Singapore as a tourist destination is going through tough times.
According to the Singapore Tourism Board's preliminary estimates released in February 2016, the Republic's tourism receipts fell last year for the first time in six years by 6.8 percent to S$22 billion.
After a high of being the fourth most visited city in the 2013 MasterCard survey of the top 20 global destination cities, it dropped to seventh in 2015. Dubai, Istanbul, and New York have overtaken Singapore in the last two years and it may soon be struggling to hold onto a top ten place with Kuala Lumpur and Seoul very close behind.
Factors outside Singapore's control have contributed to the decline in visitors. The global economic downturn has made budget destinations more attractive and these emerging destinations have developed their shopping and tourist attractions.
However, Singapore could be partly to blame for overplaying its image as a millionaire’s playground.
If we take a fresh look at the cultural assets of Singapore, the things that make it uniquely Singaporean are not swanky rooftop bars, integrated resorts, and shopping malls; it's Singapore’s people, the mix of cultures, and above all, the local food.
Food in Singapore offers a great opportunity to teach visitors about the different ethnic groups, how they came to be here, and what they brought to the country.
A study I conducted in 2013 set out to investigate how visitors to Singapore feel about food tours. Preliminary research showed that guided food tours were not widely available in Singapore compared to other destinations in Asia and South America with a similarly rich food culture.
A digital survey was completed on touch-screen tablets in areas with a high concentration of tourists. The survey was completed by 170 tourists from 26 countries: 70 from Asia, 62 from Europe, 28 from North America, and 13 from Australasia. First time visitors made up 73% of respondents.
The survey found that although 82% had tried local Singaporean food, 81% had no knowledge of the existence of food tours in Singapore. Tourists were also asked to rate the attractiveness of a mock food tour lasting six hours in a group of eight people, including more than 25 local dishes and a talk covering history, culture, architecture, and the local lifestyle.
Attractiveness was found to be closely associated with high scores on the perception of food in Singapore, the expected tour experience, and the perceived value of the tour. Respondents rated the mock food tour as highly attractive and 57% would be willing to pay more than S$50 for the tour.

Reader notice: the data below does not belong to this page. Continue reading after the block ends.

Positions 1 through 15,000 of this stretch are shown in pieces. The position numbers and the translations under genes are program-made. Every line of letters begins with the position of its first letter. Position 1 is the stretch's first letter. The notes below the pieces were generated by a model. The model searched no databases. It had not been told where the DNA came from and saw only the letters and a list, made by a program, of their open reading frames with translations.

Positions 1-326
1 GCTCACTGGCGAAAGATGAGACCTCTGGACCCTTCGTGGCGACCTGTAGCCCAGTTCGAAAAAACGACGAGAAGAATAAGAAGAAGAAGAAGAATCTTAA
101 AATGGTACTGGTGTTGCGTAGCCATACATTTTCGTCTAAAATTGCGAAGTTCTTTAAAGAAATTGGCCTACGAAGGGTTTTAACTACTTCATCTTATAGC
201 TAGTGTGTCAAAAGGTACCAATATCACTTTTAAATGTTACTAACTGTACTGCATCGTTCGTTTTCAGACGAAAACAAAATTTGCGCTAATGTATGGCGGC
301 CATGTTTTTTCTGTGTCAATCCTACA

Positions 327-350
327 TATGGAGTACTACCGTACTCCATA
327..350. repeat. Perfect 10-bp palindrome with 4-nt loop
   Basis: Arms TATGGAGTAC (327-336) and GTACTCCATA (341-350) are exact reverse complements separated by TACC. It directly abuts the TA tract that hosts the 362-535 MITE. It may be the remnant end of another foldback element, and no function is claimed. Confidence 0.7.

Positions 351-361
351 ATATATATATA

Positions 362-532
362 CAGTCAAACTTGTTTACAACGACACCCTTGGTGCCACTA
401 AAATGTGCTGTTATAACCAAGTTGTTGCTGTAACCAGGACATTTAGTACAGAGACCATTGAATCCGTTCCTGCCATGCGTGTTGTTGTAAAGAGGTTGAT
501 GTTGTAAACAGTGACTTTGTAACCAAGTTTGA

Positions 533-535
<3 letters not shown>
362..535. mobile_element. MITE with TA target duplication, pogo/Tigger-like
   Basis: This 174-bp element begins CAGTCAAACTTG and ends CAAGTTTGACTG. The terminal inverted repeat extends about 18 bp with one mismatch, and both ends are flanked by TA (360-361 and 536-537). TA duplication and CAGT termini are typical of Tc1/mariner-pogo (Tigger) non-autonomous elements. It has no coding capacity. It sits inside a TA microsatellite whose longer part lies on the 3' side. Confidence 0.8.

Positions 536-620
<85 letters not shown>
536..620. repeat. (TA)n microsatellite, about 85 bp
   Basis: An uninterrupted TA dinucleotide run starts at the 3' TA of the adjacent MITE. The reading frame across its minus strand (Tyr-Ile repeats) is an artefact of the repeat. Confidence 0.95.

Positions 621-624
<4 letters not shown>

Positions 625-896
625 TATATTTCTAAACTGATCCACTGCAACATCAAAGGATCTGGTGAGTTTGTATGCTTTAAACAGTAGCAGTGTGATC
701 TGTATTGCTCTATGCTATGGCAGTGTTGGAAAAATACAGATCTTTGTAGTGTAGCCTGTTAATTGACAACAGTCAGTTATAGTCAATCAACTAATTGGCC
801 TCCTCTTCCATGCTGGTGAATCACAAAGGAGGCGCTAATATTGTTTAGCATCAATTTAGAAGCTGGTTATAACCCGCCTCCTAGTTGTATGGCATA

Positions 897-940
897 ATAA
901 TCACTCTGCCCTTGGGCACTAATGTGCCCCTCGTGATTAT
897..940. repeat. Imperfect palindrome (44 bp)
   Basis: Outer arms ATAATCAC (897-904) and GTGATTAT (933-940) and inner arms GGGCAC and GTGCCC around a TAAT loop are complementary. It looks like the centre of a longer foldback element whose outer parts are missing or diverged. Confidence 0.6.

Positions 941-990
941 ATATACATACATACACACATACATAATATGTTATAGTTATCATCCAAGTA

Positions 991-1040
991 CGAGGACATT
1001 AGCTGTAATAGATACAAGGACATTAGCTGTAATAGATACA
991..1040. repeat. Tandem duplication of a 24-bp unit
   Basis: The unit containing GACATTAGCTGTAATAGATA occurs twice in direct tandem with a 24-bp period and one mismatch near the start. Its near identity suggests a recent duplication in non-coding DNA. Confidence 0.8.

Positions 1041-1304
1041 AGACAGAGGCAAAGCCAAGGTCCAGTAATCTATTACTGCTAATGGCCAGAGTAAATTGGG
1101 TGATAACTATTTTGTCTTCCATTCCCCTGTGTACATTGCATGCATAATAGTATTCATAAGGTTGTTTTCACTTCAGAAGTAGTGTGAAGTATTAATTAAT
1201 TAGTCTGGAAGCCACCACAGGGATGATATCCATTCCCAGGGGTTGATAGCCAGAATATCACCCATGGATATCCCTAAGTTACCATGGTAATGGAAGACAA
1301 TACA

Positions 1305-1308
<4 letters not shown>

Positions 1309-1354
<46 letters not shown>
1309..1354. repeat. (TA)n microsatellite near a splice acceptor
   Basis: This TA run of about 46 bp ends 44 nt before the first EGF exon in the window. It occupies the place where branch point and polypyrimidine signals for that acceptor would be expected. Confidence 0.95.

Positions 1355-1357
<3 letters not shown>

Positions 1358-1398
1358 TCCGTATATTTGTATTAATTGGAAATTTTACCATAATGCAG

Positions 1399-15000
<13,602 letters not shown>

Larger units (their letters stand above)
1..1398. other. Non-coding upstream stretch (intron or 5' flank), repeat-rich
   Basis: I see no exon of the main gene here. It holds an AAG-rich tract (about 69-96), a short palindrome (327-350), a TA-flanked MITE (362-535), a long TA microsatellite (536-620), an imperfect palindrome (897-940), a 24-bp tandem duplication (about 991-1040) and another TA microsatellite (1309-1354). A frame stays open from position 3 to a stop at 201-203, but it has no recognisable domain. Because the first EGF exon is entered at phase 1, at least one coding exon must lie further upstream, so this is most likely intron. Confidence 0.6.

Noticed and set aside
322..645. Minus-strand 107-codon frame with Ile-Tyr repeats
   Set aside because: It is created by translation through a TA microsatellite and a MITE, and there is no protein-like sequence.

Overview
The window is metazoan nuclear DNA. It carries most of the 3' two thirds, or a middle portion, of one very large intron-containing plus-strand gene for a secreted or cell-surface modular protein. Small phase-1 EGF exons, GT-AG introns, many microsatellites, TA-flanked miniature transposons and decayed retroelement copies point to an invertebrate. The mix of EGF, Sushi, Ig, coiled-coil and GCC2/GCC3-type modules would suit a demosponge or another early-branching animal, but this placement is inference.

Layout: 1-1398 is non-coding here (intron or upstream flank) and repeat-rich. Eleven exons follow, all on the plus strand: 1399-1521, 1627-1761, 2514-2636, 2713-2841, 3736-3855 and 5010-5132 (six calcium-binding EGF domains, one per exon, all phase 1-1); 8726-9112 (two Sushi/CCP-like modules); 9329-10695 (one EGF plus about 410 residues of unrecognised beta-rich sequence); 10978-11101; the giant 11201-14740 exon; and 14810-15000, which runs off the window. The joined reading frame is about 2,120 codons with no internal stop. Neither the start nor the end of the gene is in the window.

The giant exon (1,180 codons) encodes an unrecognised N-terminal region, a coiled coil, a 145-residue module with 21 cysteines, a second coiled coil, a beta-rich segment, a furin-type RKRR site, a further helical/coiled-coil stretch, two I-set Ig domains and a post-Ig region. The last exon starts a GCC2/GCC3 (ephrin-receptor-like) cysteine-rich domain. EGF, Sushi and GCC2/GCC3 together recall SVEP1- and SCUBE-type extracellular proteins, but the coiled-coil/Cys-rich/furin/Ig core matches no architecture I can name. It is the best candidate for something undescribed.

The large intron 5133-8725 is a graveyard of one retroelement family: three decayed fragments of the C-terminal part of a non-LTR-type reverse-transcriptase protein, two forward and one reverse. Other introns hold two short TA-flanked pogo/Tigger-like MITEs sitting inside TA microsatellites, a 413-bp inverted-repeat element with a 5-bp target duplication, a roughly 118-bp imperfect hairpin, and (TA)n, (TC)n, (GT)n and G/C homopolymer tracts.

Food has been identified as an effective tool in promoting and positioning destinations. While the current food tour scene in Singapore is still underdeveloped, there is a very real demand and opportunity for those promoting and targeting tourist foodies.
To capitalise on this opportunity, the promotion and marketing of food tours needs to be scaled up, with offers and vouchers communicated via smartphone platforms either before or shortly after tourists arrive in the country. With so many food options available, and little time to experience them all without local knowledge, consideration needs to be given to tailoring explicit itineraries and promoting good value experiences in order to enhance tourist's overall experience of the city.
Five tips for creating a great food tour
• Tailor your tour to suit desired walking distances – while some tourists want to see as many sights as possible in between tasting stops, others may be less keen to walk too far
• Cater for differing levels of adventurism and spice in suggesting various dishes
• Make sure you know where the restroom stops are along the way
• Identify tourist-friendly local chefs who have time to spend a few minutes explaining the history behind the dishes
• Don't forget to encourage guests to take photos and share online and with their friends – it's also a great way for them to keep a record of where they've been
Singaporean start-up BeMyGuest seems to have nailed it. It is a provider of Asian tours and activities and recently ranked 33rd position in Fast Company's annual list of the world's most innovative companies. BeMyGuest offers food tours, along with other tours and activities, globally, and has more than 15 different food tours in Singapore, including special tours for Chinese New Year.
BeMyGuest is not a traditional travel agency; it offers a platform that connects independent travellers with tours and activities when they book flights or hotels. Their platform plugs into other booking systems, which allows travel agencies, hotels, and airlines to offer their customers tours and activities when customers book with them.
Founder and CEO Clement Wong understands the appeal of food tours to Asian tourists, saying: "Food tours are our staple product. Our tours in Singapore are actually very popular, especially with visitors from China, our largest market."
If Singapore is to regain its place as one of the most visited cities in the world, we need more companies to take up the challenge of bringing visitors back to Singapore. And innovative food tours may be the way to go.
The views expressed in this column are the author's own and do not necessarily reflect this publication's view, and this article is not edited by Singapore Business Review. The author was not remunerated for this article.
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Dr Christine Lim is a Fellow of the Institute on Asian Consumer Insight and Associate Professor, Marketing & International Business, Nanyang Business School, NTU. She is an expert in the econometric modelling of travel and tourism data.